1FORRESTHey, Faun, how about some fun?" Forrest Faun rubbed what remained of his night's sleep out of his eyes and looked down to the base of his tree. There stood a fetching nymph with all the usual nymphly features: pretty face, flowing hair, perfect figure, and no clothing. But there was something amiss."What do you mean?" he asked as he sat up in a fork, still getting his bearings."What do you think I mean, Faun? Come down and chase me, the way fauns always do to nymphs."Then he had it. "You're no nymph.""Oh, pooh!" she swore, pouting. She dissolved into smoke and reformed as a luscious clothed demoness. "I am D. Mentia, out seeking routine entertainment or mischief while my better half waxes disgustingly motherly. What gave me away?""If I tell you, will you go somewhere else?" It was usually possible to get rid of demons if one made a suitable deal with them."Yes, if you want me to." Her bright yellow dress fuzzed, showing the vague outline of her body beneath, with almost a suggestion of a forbidden panty line.So there was a catch. "Why wouldn't I want you to?""Because I have dreadful information that will puzzle and alarm you and perhaps change your whole outlook."That seemed like adequate reason. Forrest, now fully awake, jumped down to the ground, landing neatly on his hoofs. "What gave you away was your manner. You werenot acting like a nymph. You were way too forward and intelligent. Much of a nymph's appeal is in her seeming reticence and lack of intellect. Now what's this dreadful information?""Follow me." Mentia whirled in place, so that her body twisted into a tight spiral before untwisting facing the opposite direction, and walked away. Her skirt shrank so as to show her legs as far up as was feasible without running out of limb. But of course Forrest didn't notice, because nothing a demoness showed was very real.She led him across the glade to a tree on the far side. "See."Forrest stared with dismay at the clog tree. It was wilting, and its clogs were falling to the ground. That could mean only one thing: it had lost its spirit.As it happened, the clog tree's spirit was Forrest's friend: Branch Faun. They had known each other for almost two centuries, because their two trees were in sight of each other. Almost every day Forrest would drop out of his sandalwood tree, and join Branch in the glade between them to dance a jig or two. With luck, their jigging would attract the fleeting attention of a nymph or three, who would join in, jiggling. With further luck, jig and jiggle would lead to a pleasant chase and celebration.But this morning Branch's tree was in a sad state. It wouldn't fade so soon if its faun were merely absent; fauns and nymphs shared an awareness with their trees that alerted them instantly if harm came to either. Let a human forester even come near such a tree with an axe, and its faun would have a fit. Let a faun split a hoof, and his tree would shudder. Such reactions were independent of distance; a faun could run far away from his tree, and still be closely attuned to it. They felt each other's pain."Are you trying to ignore me?" Mentia asked warningly. Demonesses could handle almost anything except that."No. You're right. I am puzzled and alarmed by this dreadful scene. Do you know anything about it?""No. I just happened to note it in passing, so I looked for the closest creature who might be tormented by it."He glanced at her. "You're one crazy organism.""Thank you," she said, flushing red with candy stripes. The color extended to her clothing and hair, and traces of it radiated into the air around her.The clog tree's distress meant that Branch was in serious trouble, if not dead. What could have happened? Branch had been fine yesterday. In fact he had encountered a nymph from a lady slipper tree whose slippers gave her special fleetness, just as the sandals from Forrest's sandalwood tree gave him excellent footing, and the clogs from Branch's tree protected his hoofs. They had had quite a merry chase. Because that was what fauns and nymphs did; they chased each other until they came together, and then they celebrated in a manner that children were not supposed to see. Because it did tend to get dull just sitting in one's tree all the time.In fact, Forrest now remembered, the nymph, clad only in her slippers, had led Branch a chase right out of sight. Meanwhile her friend from an oak tree, named Kara Oke, had done some very nice singing to background music of wind through trees, so Forrest had had his own distraction. Naturally he had chased her, and naturally she had fled, but not too swiftly, because she was still singing her oak song. So he had caught her, and they had celebrated in the usual fashion, while she continued singing. That had been interesting, because she had sung of every detail of the experience they were sharing, making it a work of musical art. Then she had returned to her tree, satisfied that her song worked. There weren't any other nymphs around at the moment, so Forrest had returned to his own tree and settled down for the night. And now his friend was gone."So what are you going to do about it?" Mentia inquired.Do? She was right; he probably should be doing something. But what? "What do you think?""I think you will follow their footprints, so you can find out what happened to them.""Now that's really sensible," he agreed.The demoness turned smoky black. "Darn!"He set off in search of them. He had no trouble following their tracks: her slipper prints, which were hourglass shaped, in the manner of the nymph herself, and his clog prints, which were forceful and furred. They looped around other trees, as she made cute dodges and diversions. It was the chase that counted; fauns and nymphs loved to run almost as much as they loved to dance. The better the chase, the better the celebration at the end. Forrest remembered a nymph once who had been in a bad mood, because her tree was suffering a fungus infestation, and had simply stood there. This was of course a complete turn-off, and no faun had touched her. Any nymph who wanted nothing to do with any particular faun had only to refuse to move, and he would leave her alone. Sometimes a nymph teased a faun, pretending disinterest, then leaping into pursuit the moment he turned his back. If she caught him, it was her advantage, and he had to do whatever she wanted. Of course that was exactly the same as what he wanted, but other fauns would taunt him unmercifully for getting caught.Mentia, floating along beside him, was getting bored. "Are you ready for me to depart?""Yes," he agreed absently."Good." She remained where she was. He realized that he should have urged her to stay; then she would have been sure that he was up to nothing interesting.The tracks veered toward the Void. That was the nearby region of no return. Of course every faun and nymph knew better than to enter it, because there was no way out of it. Anything that crossed the boundary was doomed. Only special creatures, like the night mares, could escape it, because they weren't real in the way ordinary folk were. They had very little substance."Don't float too near the Void," Forrest warned the demoness.She changed course to approach the boundary, then paused. "Say, you are a cunning one!" she said with admiration. "You knew I'd automatically do the opposite. It almost worked, too. But I'm only a little crazy. You have to be a lot crazy to venture into the Void.""Maybe next time," he muttered.The nymph was clearly teasing Branch, by passing flirtingly close to the fringe of the Void. Her prints almost touched the boundary, then moved away, then came close again. The menace of that dread region added to the thrill of the chase. Forrest had done it too, and knew exactly the steps to take to be sure of never straying across the line.Then his sandals balked. He stopped, perplexed; what was the matter? His sandals were magic, and protected his hoofs from harm, and if he were about to step somewhere harmful, they stopped him. Yet he saw nothing ahead to be concerned about."So what's with you?" Mentia asked. "Tired of walking?""I didn't stop," he explained. "My sandals did.""Say, I'm getting to like you. You're almost as weird as I am.""That's impossible.""Thank you." This time her flush of pleasure was purple with green polka dots, and it extended down her legs and out across the ground around her. "So why did your sandals stop?""I'm not sure. Maybe it was a false alarm."Still, his sandals had never yet been wrong. So he dropped to his furry knees and examined the ground before him. It was ordinary. There were a few smiling gladiolas, the happiest of flowers, and beyond them some horse radishes were flicking off flies with their tails. He thought of asking the nearest horse if it knew of anything harmful here, but he didn't understand plant languagevery well, and in any event all it would say would be "neigh." So finally he got up and made a detour around the place."Oh, well," the demoness said, disappointed.But now he couldn't find the trail. Both sets of tracks were gone. So he turned back--and that was when he saw it. A splinter of reverse wood on the ground. He was sure of its identity, because the gladiola closest to it was drooping sadly. And right across it was a lady slipper print. The nymph had inadvertently stepped on the splinter. It hadn't hurt her directly, because it was lying flat. But it must have affected the fleet magic of her slipper, so that she had lost her sure footing."You see something," D. Mentia remarked astutely.Now he saw the clog-print next to it, and realized the awful truth. The nymph had lost her balance, because of the reversal of her slipper magic, and teetered on the edge of the boundary of the Void. Branch had collided with her, caught by surprise by her sudden stop. And the two had sprawled into the Void."Yes. They are gone."It was a freak accident, the kind that would happen hardly once in a century. The reverse wood splinter might have been blown there recently by an errant gust of wind. It would have been harmless, except when it came into contact with something magical. Then that abrupt reversal--Branch and the nymph were lost. They would never get out of the Void. And their trees would suffer, for without its spirit a magical tree slowly lost its magic and became, O dreadful destiny, virtually mundane. It was a fate, many believed, worse than extinction."I'm sorry," the demoness said. "That means that you won't be entertaining me any more."Forrest had no idea where the nymph's tree was, but knew it was suffering similarly. He hoped there would be another nymph free to join it and save it. Meanwhile, he did know where Branch's tree was. But what could he do? Hecould not care for two trees; the relationship didn't work that way. He was bound to his sandalwood tree. He knew of no fauns looking for trees. There were more trees than amenable fauns and nymphs, so that some trees that might have flourished magically became ordinary. It was sad, because the right trees had much to offer their companion spirits, but true.Then he thought of something. It was a vanishingly tiny chance, but marginally better than nothing. "You're a spirit," he said to the demoness. "How would you like to adopt a tree?""You mean, become a tree dryad, so that I would live almost forever and always protect it?""Yes. It's a worthy occupation. It doesn't have to be a nymph. Any caring spirit will do, if the commitment is there. And the clogs would protect your feet.""Commitment. Protected feet." She tried to look serious, but smoke started puffing out her ears, and finally she exploded into a hilarious fireball. "Ho ho ho!"Then again, maybe the notion had been worse than nothing. Demons had no souls, because they were the degraded remnants of souls themselves. They cared for nothing and nobody. "Sorry I mentioned it.""Oh, I'm not! That was my laugh for the day." The smoke coalesced into the extraordinarily feminine female woman distaff luscious shape of girlish persuasion with the slightly translucent dress. "A tree nymph! You are a barrel of laughs." She formed into a brown barrel with brightly colored pancake-shaped laughs overflowing its rim.Forrest ignored her as well as he could, and headed for his home tree. How could he have been so stupid as to make such a suggestion to a demoness?She followed. "The oddest thing is that my better half well might have agreed, were she not otherwise occupied. She has half a soul. But also a half mortal child, so she's busy. I'm the half without the soul."As if he couldn't have guessed. "You could share the soul of the tree.""The soul of a shoe tree," she exclaimed, her laughter building up another head of steam. "A clog sole. Protecting my feet. Oh, hold me, somebody; I think I'm going to expire of mirth." Her body swelled until it burst and disappeared, leaving only a faint titter behind.This time, it seemed she really was gone. But Forrest didn't chance it; he walked directly back without looking around.When he returned and looked at the clog tree, his heart sank into his stomach. The poor thing was so droopy and sad. It was all that remained of his friend Branch. He had to do something to help it.He walked up and put a hand on the trunk. "Have confidence, clog tree. I will find you another spirit. Just give me time to do it."The tree must have heard him, because its leaves perked up and became greener. It knew him, because he had been near it many times, and was the friend of its faun. It trusted him to help it.He had promised, and he would do his best. Some folk thought that fauns and nymphs were empty-headed creatures, incapable of feeling or commitment, but those folk were confusing types. The creatures of the Faun and Nymph Retreat had no memory beyond a day, so every new day was a new adventure. But that was the magic of the retreat; any who left there started to turn real, which meant they aged and had memories. Some preserved their youth by finding useful jobs. Jewel the Nymph had taken on the chore of spreading gems throughout Xanth, so that others would have the delightful challenge of finding them, and later she had married a mortal man and become a grandmother. Many others had adopted magical trees, just as Forrest had. It was a kind of symbiosis, which was a fancy word meaning that the two got along great together and helped each other survive. The trees kept the fauns or nymphs young, because trees lived a long timeand their spirits shared that longevity. The fauns or nymphs protected their trees, bringing them water in times of drought and harassing woodsmen who wanted to chop the trees down. Nymphs had very effective ways to distract woodsmen, or to persuade them to spare their trees. Sometimes a nymph would even marry a woodsman, if that was what it took. But her first loyalty was always to her tree. Fauns had other ways, such as setting booby traps or informing large dragons where a nice man sized meal could be had near a certain tree. One way or another, they protected their timber, as well as enhancing the natural magic of the trees.But the sudden loss of Branch left t...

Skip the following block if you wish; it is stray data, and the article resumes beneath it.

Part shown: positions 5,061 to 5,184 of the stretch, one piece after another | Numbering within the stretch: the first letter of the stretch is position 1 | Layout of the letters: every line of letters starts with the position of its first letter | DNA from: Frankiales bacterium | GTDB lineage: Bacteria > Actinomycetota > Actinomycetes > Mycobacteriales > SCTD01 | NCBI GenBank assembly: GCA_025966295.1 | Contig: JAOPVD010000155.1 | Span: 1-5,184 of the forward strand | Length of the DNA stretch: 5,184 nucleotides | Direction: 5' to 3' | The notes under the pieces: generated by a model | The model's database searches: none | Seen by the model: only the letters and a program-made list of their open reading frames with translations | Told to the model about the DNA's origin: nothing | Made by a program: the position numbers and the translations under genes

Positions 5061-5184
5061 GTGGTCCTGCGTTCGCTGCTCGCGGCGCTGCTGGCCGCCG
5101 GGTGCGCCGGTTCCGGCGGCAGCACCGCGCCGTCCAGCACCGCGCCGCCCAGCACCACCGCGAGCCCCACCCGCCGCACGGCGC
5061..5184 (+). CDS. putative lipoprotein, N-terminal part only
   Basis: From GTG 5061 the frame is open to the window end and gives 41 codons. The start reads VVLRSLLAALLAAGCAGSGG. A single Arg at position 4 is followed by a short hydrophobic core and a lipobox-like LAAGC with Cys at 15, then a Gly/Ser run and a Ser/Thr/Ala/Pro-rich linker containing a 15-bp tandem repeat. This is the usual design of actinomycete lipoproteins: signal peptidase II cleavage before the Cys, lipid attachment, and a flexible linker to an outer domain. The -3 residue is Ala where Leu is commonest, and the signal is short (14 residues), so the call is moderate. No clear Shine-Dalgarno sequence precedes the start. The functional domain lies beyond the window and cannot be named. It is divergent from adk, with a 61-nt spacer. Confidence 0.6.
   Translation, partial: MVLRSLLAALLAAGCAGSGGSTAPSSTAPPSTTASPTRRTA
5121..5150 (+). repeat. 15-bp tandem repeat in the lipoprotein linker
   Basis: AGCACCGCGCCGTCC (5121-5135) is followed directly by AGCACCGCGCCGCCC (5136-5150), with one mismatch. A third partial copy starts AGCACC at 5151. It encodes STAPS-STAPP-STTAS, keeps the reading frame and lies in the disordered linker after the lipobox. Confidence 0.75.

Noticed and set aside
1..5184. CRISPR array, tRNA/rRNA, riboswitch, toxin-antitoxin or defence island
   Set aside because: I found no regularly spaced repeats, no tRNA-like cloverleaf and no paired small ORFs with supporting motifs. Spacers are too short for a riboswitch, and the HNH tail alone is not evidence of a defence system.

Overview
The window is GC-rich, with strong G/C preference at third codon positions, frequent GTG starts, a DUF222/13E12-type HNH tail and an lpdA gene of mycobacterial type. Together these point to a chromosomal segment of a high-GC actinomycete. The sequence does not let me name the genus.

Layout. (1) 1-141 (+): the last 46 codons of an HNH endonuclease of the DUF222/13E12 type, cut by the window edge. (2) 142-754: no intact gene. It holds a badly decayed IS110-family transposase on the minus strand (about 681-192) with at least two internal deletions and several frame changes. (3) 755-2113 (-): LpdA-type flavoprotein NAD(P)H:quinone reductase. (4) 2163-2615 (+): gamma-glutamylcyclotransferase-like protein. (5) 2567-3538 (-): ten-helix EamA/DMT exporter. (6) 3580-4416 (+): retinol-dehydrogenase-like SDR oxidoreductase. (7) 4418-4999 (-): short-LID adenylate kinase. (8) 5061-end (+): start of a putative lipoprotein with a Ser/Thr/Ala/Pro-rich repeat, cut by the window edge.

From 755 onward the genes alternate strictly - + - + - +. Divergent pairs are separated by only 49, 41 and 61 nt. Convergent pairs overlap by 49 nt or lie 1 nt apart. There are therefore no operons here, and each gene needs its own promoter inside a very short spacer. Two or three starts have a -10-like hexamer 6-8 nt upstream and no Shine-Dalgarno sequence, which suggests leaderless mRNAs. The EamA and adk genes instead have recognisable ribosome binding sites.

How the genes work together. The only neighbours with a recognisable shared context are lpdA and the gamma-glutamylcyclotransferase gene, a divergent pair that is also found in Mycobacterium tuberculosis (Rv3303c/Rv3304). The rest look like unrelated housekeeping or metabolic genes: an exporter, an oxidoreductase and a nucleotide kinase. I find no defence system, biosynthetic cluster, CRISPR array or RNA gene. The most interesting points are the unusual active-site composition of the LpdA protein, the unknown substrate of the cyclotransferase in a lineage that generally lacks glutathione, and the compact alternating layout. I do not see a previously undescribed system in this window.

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Book Description Tor Books, 1997. Hardcover. Condition: New. Seller Inventory # DADAX0312861621